settle.

• River water
                    Mixtures and
                 compounds differ in
                     two ways…


 Substances in a mixture keep their
        individual properties.
Parts of a mixture are not necessarily
      present in specific ratios.
                Compound
• A compound has properties different than the
  elements that make it up.

• The parts of a compound are present in
  specific ratio’s.
       Compounds and Mixtures
• Most of the matter around you is in the form
  of compounds or mixtures.

• Water, carbon dioxide, salt, vinegar, baking
  soda, lye, sugar, gasoline, and bleach are all
  chemical compounds.
NaCl is the formula for salt
               Water is H2O
• An oxygen atom can bond with
  two hydrogen atoms to make a
  molecule we call water. Water is
  an example of a compound,
  because it contains more than
  one kind of atom. The formula
  for water is H2O, meaning there
  are two hydrogen atoms for
  each oxygen atom.
         Carbon Dioxide CO2
• Carbon dioxide molecules are made from one
  carbon and two oxygen atoms joined together
  by covalent bonds. The chemical symbol is
  CO2.
Glucose - C6H12O6
                    Molecule
• When a compound is broken down into its’ smallest
  piece it is called a molecule. You should be able to
  write the formula for the following:

• Water

• Oxygen

• Carbon Dioxide
                    DNA
• Is a large molecule made up of carbon,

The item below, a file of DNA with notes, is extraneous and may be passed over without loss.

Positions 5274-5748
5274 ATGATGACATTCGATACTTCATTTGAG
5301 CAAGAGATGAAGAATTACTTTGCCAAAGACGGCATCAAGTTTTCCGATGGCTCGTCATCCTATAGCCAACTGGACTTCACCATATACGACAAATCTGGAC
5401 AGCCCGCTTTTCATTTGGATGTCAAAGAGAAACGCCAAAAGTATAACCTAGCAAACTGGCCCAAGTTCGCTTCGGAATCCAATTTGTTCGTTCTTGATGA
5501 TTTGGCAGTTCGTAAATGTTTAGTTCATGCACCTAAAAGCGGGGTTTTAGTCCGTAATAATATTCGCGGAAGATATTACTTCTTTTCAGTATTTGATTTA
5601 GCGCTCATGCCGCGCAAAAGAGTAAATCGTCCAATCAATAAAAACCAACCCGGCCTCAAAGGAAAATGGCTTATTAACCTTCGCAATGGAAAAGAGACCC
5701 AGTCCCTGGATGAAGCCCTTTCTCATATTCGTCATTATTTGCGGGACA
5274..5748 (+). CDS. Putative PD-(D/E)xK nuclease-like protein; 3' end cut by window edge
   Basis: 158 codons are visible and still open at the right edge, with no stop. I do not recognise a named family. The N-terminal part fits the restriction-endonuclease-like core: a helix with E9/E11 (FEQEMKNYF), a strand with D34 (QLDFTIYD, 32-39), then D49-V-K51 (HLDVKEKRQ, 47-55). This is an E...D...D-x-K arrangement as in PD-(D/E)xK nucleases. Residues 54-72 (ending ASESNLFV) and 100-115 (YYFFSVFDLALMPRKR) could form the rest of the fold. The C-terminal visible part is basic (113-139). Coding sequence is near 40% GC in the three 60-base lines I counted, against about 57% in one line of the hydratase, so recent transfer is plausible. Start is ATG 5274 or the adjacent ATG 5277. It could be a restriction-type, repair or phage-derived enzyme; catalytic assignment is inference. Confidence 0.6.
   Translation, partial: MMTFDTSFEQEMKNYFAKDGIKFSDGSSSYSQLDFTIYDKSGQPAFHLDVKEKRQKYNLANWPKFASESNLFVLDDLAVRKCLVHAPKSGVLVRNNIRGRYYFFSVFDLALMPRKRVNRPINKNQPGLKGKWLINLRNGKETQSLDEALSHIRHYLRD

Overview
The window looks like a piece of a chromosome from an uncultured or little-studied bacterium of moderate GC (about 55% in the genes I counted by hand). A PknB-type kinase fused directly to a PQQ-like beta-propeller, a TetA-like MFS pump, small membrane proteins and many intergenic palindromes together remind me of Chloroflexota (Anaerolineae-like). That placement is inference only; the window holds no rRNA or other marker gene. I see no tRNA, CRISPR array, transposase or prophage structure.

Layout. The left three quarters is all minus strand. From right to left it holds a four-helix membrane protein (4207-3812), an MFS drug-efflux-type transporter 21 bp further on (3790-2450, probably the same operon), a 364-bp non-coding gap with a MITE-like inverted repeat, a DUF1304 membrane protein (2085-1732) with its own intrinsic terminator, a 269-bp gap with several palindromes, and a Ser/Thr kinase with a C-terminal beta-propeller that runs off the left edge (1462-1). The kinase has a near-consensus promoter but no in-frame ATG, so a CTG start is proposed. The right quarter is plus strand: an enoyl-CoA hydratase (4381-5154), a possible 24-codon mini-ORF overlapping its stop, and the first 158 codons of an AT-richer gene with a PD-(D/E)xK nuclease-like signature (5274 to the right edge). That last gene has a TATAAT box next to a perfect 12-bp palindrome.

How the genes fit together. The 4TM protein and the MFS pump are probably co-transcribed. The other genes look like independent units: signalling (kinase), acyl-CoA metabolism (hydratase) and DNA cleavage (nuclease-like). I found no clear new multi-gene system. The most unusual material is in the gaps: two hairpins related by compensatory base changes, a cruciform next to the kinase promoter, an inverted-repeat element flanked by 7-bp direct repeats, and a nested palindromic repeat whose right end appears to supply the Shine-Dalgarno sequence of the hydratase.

hydrogen, nitrogen, oxygen, and phosphorous.
       Kinetic theory of matter
• The idea that all matter is made up of
  constantly moving tiny particles.
 So, how do the atoms of elements come together
          to form compounds anyway??

• Elements form compounds to try to fill their
  outer energy level with valence electrons.

• This is called chemically stable. If the atom is
  not chemically stable it will lose, share, or gain
  electrons.

• A chemical bond is the force that holds
  together the atoms in a substance.
                     Ion
•   An Ion is an atom or group of atoms that
    has become electrically charged.
•    When an atom loses an electron it loses a
    negative charge and becomes a positive
    ion.
•   When an atom gains an electron, it gains a
    negative charge and becomes a negative
    ion.
        Forming an Ionic Bond:
• . Sodium has one valence electron and
  transfers that electron to chlorine
• Na + Cl- the negative and positive electrical
  charges attract each other so the oppositely
  charged ions come together and form sodium
  chloride (salt).
•   An ionic bond is the attraction between two
    oppositely charged ions. This attraction is
    similar to the attraction between opposite
    poles of two magnets.
•   .
• When two ions come together the opposite
  charges cancel out.
• Compounds are electrically neutral. When the
  ions come together they do so in a way that
  balances out the charges on the ions
    Molecules and Covalent Bonds

•      The attraction that forms between atoms
    when they share electrons is known as a
    covalent bond.

				
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posted:1/24/2012